Wall Street ends in disorganized order, the Dow Jones records a record

(New York) The New York Stock Exchange ended in disorganized order on Monday, with the Dow Jones recording a new closing record on a consolidating market, deprived of any significant event and which is already awaiting the publication of an inflation indicator Tuesday.

The Dow Jones gained 0.33%, the NASDAQ index lost 0.30% and the broader S&P 500 index fell 0.09%.

Wall Street has recorded progress in 14 of the last 15 weeks, a first since 1972, concluded by a record for the S&P 500 beyond the symbolic threshold of 5,000 points on Friday.

“The market needs to catch its breath from time to time,” commented Steve Sosnick of Interactive Brokers. ” It’s clean. We climbed a lot in a very short time. It seems reasonable to me to move up and down for a day or two, or even a little more. »

Largely responsible for the flamboyant performance of Wall Street over the past year, the stars of the technology sector have regained some strength, like Microsoft (-1.26%), Apple (-0.90%) and Amazon ( -1.21%).

Insolently strong, semiconductor manufacturer Nvidia (+0.16%), at the center of the artificial intelligence (AI) fever, has managed to stay in the green.

Up 46% since the start of the year, the Santa Clara group has seen its value increase almost fivefold (4.7) since the launch of ChatGPT at the end of November 2022.

Nvidia even briefly overtook the giant Amazon on Monday to enter the circle of the five largest capitalizations in the world.

Also well positioned in the AI ​​race, chip designer Arm jumped another 29.30% during the session. In one week its capitalization more than doubled.

The low float of the value, 90% of the securities being controlled by the investment company SoftBank, accentuates the volatility of the security and its propensity to experience sudden price variations. The British company saw its capitalization double in one week.

In this breathing session, the Dow Jones did well, to the point of setting a new record. It owes this mainly to defensive stocks, that is to say theoretically less sensitive to the economic situation, in particular Nike (+2.56%), the Home Depot chain (+0.63%) and the industrial conglomerates 3 m ( +1.86%) and Dow (+1.48%).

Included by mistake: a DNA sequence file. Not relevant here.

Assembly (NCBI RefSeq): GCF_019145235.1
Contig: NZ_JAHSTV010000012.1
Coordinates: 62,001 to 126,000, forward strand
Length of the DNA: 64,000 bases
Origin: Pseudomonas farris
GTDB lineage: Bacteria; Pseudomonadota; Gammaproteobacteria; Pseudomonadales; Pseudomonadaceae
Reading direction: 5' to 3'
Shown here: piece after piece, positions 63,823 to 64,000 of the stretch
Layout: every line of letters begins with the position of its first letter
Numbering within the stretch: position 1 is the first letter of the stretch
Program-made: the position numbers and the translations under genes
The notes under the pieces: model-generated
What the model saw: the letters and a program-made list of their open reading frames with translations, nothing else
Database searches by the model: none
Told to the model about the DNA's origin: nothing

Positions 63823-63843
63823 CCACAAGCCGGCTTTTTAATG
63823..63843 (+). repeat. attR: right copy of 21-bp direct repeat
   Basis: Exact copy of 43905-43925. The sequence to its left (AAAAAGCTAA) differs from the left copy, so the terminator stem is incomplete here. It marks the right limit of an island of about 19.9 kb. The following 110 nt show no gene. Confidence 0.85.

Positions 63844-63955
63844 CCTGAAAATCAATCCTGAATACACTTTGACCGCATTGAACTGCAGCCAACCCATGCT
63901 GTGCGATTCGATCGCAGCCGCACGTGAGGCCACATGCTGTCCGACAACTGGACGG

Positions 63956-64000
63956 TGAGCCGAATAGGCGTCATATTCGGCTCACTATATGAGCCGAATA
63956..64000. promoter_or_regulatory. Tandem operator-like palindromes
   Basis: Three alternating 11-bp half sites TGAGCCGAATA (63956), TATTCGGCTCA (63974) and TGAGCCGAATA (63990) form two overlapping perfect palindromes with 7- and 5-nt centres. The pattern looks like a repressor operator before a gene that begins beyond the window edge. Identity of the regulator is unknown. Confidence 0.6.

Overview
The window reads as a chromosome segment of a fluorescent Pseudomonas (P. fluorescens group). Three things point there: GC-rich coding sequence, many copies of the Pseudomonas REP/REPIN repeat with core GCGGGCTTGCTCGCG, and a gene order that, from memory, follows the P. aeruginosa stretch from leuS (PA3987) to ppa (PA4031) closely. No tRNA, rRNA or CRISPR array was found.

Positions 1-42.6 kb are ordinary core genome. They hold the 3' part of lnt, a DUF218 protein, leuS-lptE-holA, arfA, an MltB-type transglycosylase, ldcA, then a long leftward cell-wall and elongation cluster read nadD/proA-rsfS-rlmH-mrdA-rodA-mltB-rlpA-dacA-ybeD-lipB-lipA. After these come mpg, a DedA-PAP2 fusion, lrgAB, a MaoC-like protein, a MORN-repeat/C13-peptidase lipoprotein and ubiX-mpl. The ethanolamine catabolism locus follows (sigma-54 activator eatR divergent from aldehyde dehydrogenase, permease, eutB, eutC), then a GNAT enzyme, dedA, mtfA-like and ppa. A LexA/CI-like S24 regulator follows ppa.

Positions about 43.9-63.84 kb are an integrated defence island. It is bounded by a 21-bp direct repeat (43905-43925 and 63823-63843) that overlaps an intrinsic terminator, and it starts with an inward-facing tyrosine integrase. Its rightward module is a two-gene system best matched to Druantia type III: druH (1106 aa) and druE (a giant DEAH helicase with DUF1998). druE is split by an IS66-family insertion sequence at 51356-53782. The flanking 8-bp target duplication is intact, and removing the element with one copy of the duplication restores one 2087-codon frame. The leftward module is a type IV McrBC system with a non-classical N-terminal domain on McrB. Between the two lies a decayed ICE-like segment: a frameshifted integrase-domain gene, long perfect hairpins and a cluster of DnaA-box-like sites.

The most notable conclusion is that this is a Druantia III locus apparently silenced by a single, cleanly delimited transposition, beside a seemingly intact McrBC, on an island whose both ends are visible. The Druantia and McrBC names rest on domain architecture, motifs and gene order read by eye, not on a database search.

The bond market remained calm, in the absence of major publications or news of importance. The yield on 10-year US government bonds stood at 4.17%, as it closed on Friday.

Investors are awaiting the CPI price index for January, which will provide inflation news on Tuesday. Economists are counting on an index below 3%, at 2.9%, for the first time in almost three years.

“There is nervousness,” Steve Sosnick warns of the CPI, “because we see the risk of disappointing as higher than the probability of impressing.”

On the stock market, Diamondback Energy surged (+9.38%) after the announcement of the acquisition of its competitor Endeavor Energy, for around $26 billion. The combination of the two groups will form a shale oil giant in the Permian Basin, a region straddling west Texas and southeastern New Mexico.

The operation supported other players in the sector, such as ExxonMobil (+1.38%) and Chevron (+0.69%).

Stocks associated with cryptocurrencies took the lead from bitcoin, which crossed $50,000 on Monday for the first time since late 2021.

The digital currency exchange platform Coinbase performed well (+3.75%), as did its competitor Robinhood (+3.98%).

The ready-to-wear financial company VF Corp, which notably controls Vans and Timberland, soared (+12.94%) after a member of the founding family lent its support to the activist fund Engaged Capital, which calls for an overhaul of the board of directors and strategy.

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